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Federal Government Considers Regulating Industry

Many truck drivers in the United States find themselves driving through a number of states on long-haul routes. Currently, when truck drivers travel through different states, the rules and regulations they must follow are subject to change when they cross state borders. But the federal government is considering making changes to the current status quo. 

For the past three years, congress has attempted to federally regulate the trucking industry. All of the proposed bills look to centralize similar trucking industry standards, such as:

  • Compensation. Current rules around truckers' pay vary significantly from state to state. Particularly importantly, some states, such as California, require truck drivers to pay for time where drivers provide non-driving labor, such as waiting for weigh-ins or loading inventory. Other states only require drivers be paid while they'd driving. The proposed bills would regulate pay nationwide.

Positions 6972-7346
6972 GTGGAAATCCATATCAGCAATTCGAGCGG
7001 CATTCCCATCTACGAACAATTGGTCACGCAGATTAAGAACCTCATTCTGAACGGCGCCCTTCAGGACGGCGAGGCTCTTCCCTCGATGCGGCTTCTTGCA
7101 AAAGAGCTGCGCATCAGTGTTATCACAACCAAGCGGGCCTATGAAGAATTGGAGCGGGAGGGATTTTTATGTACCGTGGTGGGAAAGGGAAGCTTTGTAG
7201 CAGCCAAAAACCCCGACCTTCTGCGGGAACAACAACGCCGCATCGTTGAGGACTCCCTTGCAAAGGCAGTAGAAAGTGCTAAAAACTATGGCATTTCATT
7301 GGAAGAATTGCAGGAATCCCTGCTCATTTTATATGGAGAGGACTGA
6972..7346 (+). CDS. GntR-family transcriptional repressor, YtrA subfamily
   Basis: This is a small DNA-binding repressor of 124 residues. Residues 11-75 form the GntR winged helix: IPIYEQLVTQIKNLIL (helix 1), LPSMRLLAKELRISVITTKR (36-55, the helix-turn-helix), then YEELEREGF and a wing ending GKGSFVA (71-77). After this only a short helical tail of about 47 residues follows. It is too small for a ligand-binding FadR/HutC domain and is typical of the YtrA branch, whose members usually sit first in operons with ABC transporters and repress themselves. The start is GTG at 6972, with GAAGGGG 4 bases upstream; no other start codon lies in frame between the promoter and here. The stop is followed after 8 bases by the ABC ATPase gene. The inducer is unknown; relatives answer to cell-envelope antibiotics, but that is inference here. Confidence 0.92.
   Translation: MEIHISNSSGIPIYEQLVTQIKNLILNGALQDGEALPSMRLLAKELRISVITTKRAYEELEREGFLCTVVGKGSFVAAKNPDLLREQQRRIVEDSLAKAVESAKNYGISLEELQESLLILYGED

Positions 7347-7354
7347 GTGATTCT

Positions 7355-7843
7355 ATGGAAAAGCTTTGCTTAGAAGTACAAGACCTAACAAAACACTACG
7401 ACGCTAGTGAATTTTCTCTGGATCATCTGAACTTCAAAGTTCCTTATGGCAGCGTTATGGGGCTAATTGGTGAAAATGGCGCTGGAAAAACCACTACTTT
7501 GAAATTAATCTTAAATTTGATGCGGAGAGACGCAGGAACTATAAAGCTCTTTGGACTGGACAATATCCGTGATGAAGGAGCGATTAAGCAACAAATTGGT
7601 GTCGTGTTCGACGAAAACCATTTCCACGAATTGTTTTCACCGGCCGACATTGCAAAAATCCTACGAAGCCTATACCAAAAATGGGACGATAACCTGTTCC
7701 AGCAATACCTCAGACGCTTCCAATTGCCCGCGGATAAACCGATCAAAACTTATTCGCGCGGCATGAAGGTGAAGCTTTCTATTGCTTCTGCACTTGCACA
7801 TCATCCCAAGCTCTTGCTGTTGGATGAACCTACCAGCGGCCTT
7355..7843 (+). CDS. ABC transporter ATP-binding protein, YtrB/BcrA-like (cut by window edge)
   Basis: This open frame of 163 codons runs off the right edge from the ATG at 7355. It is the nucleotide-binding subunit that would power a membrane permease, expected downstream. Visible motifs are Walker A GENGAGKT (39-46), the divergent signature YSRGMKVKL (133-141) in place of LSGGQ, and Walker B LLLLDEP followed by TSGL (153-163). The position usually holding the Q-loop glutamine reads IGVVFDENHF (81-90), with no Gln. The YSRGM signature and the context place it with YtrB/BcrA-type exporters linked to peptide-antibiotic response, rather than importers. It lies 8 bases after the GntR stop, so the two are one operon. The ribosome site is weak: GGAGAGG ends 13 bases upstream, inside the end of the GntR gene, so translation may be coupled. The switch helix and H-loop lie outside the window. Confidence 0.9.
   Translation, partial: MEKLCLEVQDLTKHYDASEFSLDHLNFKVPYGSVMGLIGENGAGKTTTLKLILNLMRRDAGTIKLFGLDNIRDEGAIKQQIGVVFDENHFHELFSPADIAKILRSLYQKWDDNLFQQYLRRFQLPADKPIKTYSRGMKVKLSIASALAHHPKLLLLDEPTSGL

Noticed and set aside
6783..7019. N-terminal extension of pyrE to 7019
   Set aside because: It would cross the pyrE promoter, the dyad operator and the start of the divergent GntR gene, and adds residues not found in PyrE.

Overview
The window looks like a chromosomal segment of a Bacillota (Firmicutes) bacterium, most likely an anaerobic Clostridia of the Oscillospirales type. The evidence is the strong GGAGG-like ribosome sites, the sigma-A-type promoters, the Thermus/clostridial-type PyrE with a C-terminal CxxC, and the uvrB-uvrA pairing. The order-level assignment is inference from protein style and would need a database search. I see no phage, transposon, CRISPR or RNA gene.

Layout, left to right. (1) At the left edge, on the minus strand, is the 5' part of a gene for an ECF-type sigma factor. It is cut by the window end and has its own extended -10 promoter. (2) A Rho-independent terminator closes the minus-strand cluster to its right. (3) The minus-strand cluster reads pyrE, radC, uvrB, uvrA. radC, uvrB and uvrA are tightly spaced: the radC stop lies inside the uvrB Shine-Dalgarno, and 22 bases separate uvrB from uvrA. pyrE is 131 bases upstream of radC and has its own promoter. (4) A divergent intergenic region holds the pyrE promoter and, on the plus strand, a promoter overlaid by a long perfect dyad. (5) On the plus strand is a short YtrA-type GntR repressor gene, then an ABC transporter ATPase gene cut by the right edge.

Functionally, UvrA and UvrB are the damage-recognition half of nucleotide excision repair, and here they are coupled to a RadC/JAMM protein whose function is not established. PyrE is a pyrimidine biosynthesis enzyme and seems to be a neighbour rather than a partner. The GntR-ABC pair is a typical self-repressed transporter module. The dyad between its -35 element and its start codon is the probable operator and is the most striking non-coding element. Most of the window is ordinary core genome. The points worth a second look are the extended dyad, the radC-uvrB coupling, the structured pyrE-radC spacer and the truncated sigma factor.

• Break and Rest Periods. Mandatory 30 minute meal and rest breaks from drivers are quite different in various states. Federal laws develop a national standard for break times, with one bill proposing a 30 minute break every eight hours.
  • Truck Weights. New Hampshire and North Dakota, as of July, can haul heavier trucks than most other states. Federal laws would most likely allow most parts of the country to use the same higher weights.


Since 2015, three bills have been introduced in congress proposing this change. Over 70 truck carriers support federally regulating the truck industry, as well as major trucking organizations like the Western States Trucking Association and American Trucking Association.

However other organizations, like Owner-Operator Independent Drivers Association, oppose the measures. Opponents to the proposed new regulations express concerns that federal regulations might not keep up with local safety regulations. They're also concerned that major trucking companies would lobby to lower wages and reduce employee regulations. Congress continues to work on crafting a bill that will be a compromise for supporters and opponents.

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